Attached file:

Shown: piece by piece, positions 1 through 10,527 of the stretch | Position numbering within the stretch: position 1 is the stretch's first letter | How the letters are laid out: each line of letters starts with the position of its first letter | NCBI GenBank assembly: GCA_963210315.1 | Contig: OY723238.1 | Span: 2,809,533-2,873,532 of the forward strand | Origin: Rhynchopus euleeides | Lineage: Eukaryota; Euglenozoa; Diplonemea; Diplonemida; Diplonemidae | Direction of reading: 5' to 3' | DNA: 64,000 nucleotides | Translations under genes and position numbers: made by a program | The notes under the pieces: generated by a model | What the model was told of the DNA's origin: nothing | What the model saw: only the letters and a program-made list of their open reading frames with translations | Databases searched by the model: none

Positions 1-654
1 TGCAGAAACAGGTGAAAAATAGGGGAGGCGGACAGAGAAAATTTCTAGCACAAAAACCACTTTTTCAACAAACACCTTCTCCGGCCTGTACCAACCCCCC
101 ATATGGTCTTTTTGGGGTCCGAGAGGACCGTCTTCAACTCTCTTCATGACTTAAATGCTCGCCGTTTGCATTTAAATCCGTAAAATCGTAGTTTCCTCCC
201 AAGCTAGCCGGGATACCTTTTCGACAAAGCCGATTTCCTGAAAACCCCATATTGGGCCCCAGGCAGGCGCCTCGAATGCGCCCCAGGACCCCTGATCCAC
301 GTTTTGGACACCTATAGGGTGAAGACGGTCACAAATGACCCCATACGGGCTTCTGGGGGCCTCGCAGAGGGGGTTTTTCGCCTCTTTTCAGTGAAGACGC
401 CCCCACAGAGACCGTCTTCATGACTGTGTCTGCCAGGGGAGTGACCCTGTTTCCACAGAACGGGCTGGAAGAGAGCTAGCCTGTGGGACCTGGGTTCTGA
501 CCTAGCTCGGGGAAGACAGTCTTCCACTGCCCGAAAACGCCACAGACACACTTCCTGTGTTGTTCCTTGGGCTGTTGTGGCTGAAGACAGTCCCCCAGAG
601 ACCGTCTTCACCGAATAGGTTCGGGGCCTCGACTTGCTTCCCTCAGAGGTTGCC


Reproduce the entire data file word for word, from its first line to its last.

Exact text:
Shown: piece by piece, positions 1 through 10,527 of the stretch | Position numbering within the stretch: position 1 is the stretch's first letter | How the letters are laid out: each line of letters starts with the position of its first letter | NCBI GenBank assembly: GCA_963210315.1 | Contig: OY723238.1 | Span: 2,809,533-2,873,532 of the forward strand | Origin: Rhynchopus euleeides | Lineage: Eukaryota; Euglenozoa; Diplonemea; Diplonemida; Diplonemidae | Direction of reading: 5' to 3' | DNA: 64,000 nucleotides | Translations under genes and position numbers: made by a program | The notes under the pieces: generated by a model | What the model was told of the DNA's origin: nothing | What the model saw: only the letters and a program-made list of their open reading frames with translations | Databases searched by the model: none

Positions 1-654
1 TGCAGAAACAGGTGAAAAATAGGGGAGGCGGACAGAGAAAATTTCTAGCACAAAAACCACTTTTTCAACAAACACCTTCTCCGGCCTGTACCAACCCCCC
101 ATATGGTCTTTTTGGGGTCCGAGAGGACCGTCTTCAACTCTCTTCATGACTTAAATGCTCGCCGTTTGCATTTAAATCCGTAAAATCGTAGTTTCCTCCC
201 AAGCTAGCCGGGATACCTTTTCGACAAAGCCGATTTCCTGAAAACCCCATATTGGGCCCCAGGCAGGCGCCTCGAATGCGCCCCAGGACCCCTGATCCAC
301 GTTTTGGACACCTATAGGGTGAAGACGGTCACAAATGACCCCATACGGGCTTCTGGGGGCCTCGCAGAGGGGGTTTTTCGCCTCTTTTCAGTGAAGACGC
401 CCCCACAGAGACCGTCTTCATGACTGTGTCTGCCAGGGGAGTGACCCTGTTTCCACAGAACGGGCTGGAAGAGAGCTAGCCTGTGGGACCTGGGTTCTGA
501 CCTAGCTCGGGGAAGACAGTCTTCCACTGCCCGAAAACGCCACAGACACACTTCCTGTGTTGTTCCTTGGGCTGTTGTGGCTGAAGACAGTCCCCCAGAG
601 ACCGTCTTCACCGAATAGGTTCGGGGCCTCGACTTGCTTCCCTCAGAGGTTGCC